As we can see, change also occured on the global variable outside the function, c = 2.


Global Variables Across Python Modules

In Python, we create a single module config.py to hold global variables and share information across Python modules within the same program.

Here is how we can share global variable across the python modules.

Example 4 : Share a global Variable Across Python Modules

Create a config.py file, to store global variables

  1. a = 0
  2. b = "empty"

Create a update.py file, to change global variables

  1. import config
  2. config.a = 10
  3. config.b = "alphabet"

Create a main.py file, to test changes in value

  1. import config
  2. import update
  3. print(config.a)
  4. print(config.b)

When we run the main.py file, the output will be

10
alphabet

In the above, we create three files: config.pyupdate.py and main.py.

The module config.py stores global variables of a and b. In update.py file, we import the config.py module and modify the values of a and b. Similarly, in main.py file we import both config.py and update.py module. Finally, we print and test the values of global variables whether they are changed or not.


Global in Nested Functions

Here is how you can use a global variable in nested function.

Example 5: Using a Global Variable in Nested Function

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def foo():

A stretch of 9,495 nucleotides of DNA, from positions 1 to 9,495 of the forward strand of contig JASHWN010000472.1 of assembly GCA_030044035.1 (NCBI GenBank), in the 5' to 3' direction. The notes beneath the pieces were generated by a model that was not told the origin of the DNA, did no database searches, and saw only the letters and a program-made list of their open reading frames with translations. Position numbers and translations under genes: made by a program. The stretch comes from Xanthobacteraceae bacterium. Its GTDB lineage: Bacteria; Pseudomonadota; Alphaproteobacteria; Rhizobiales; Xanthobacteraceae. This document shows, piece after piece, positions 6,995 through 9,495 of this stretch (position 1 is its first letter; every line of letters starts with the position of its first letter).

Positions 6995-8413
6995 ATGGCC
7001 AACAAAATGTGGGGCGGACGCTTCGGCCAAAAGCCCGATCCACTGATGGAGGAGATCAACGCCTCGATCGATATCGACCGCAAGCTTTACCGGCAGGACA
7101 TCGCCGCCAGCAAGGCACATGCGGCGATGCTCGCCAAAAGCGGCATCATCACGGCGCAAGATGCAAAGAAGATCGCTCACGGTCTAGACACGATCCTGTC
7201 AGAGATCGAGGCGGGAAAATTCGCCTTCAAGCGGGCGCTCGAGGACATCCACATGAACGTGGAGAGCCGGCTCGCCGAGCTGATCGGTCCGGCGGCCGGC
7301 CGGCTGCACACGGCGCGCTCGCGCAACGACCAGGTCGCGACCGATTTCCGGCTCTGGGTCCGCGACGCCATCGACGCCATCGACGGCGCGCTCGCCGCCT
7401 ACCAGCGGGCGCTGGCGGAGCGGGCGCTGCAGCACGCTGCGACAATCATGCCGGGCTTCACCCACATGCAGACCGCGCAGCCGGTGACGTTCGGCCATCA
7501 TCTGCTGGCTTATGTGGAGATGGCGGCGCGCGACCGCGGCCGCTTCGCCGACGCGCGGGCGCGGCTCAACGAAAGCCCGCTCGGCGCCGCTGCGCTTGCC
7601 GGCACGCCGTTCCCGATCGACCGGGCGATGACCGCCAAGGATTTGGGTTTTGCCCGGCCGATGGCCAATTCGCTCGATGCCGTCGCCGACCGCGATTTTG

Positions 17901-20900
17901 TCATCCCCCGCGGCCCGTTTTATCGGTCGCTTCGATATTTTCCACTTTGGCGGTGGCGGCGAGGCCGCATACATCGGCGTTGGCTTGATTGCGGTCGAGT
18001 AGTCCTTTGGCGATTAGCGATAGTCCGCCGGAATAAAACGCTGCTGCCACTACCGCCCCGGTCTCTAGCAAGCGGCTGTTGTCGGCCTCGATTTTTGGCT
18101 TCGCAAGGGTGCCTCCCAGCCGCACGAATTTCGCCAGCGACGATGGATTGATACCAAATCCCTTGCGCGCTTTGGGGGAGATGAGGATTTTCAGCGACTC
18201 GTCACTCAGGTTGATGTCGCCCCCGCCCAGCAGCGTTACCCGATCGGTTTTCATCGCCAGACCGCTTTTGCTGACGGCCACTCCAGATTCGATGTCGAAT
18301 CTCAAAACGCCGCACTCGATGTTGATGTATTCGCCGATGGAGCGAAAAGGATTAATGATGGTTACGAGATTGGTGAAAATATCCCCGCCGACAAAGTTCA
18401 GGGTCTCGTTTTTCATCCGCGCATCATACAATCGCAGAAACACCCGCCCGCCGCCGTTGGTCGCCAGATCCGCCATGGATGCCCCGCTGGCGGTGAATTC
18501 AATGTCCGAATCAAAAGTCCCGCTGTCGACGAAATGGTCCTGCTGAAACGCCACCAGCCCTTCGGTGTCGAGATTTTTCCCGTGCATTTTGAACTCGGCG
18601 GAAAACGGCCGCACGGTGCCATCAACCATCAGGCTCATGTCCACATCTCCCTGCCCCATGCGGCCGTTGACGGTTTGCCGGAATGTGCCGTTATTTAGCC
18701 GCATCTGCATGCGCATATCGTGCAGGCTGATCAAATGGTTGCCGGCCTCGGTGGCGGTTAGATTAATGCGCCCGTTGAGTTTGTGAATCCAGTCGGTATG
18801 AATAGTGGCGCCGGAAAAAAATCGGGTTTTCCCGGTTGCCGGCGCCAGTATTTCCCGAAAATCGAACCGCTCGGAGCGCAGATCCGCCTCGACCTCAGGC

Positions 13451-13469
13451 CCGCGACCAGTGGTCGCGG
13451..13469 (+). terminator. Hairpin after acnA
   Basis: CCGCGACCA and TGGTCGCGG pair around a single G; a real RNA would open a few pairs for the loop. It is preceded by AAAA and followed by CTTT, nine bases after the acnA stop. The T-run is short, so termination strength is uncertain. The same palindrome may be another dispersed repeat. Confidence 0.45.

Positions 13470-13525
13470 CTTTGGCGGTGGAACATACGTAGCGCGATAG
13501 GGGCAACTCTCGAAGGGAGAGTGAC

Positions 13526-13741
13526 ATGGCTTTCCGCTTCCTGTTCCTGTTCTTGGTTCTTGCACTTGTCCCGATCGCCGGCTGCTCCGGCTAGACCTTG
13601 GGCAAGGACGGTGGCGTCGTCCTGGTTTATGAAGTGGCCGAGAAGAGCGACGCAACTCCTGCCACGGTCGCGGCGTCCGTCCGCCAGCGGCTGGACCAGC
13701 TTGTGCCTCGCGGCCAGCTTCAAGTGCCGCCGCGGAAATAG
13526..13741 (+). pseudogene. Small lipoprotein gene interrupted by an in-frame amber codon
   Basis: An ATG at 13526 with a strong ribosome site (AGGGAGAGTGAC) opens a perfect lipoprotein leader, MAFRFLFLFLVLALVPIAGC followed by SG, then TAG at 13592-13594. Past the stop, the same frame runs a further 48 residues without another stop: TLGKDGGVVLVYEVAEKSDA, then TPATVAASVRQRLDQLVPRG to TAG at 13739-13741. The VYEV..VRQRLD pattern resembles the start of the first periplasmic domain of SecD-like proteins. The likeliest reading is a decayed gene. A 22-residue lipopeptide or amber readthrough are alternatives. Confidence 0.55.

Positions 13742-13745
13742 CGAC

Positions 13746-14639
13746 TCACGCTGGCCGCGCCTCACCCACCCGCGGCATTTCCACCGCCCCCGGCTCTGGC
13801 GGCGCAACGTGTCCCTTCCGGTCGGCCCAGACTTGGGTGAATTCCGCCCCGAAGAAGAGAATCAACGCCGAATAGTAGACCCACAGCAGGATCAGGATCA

x = 20
def bar():
global x
x = 25
print(“Before calling bar: “, x)
print(“Calling bar now”)
bar()
print(“After calling bar: “, x)
foo()
print(“x in main : “, x)
Run

The output is :

Before calling bar: 20
Calling bar now
After calling bar: 20
x in main : 25

In the above program, we declare global variable inside the nested function bar(). Inside foo() function, x has no effect of global keyword.

Before and after calling bar(), the variable x takes the value of local variable i.e x = 20. Outside of the foo() function, the variable x will take value defined in the bar() function i.e x = 25. This is because we have used global keyword in x to create global variable inside the bar() function (local scope).

If we make any changes inside the bar() function, the changes appears outside the local scope, i.e. foo().

.END

 

 

 

Categories: Uncategorized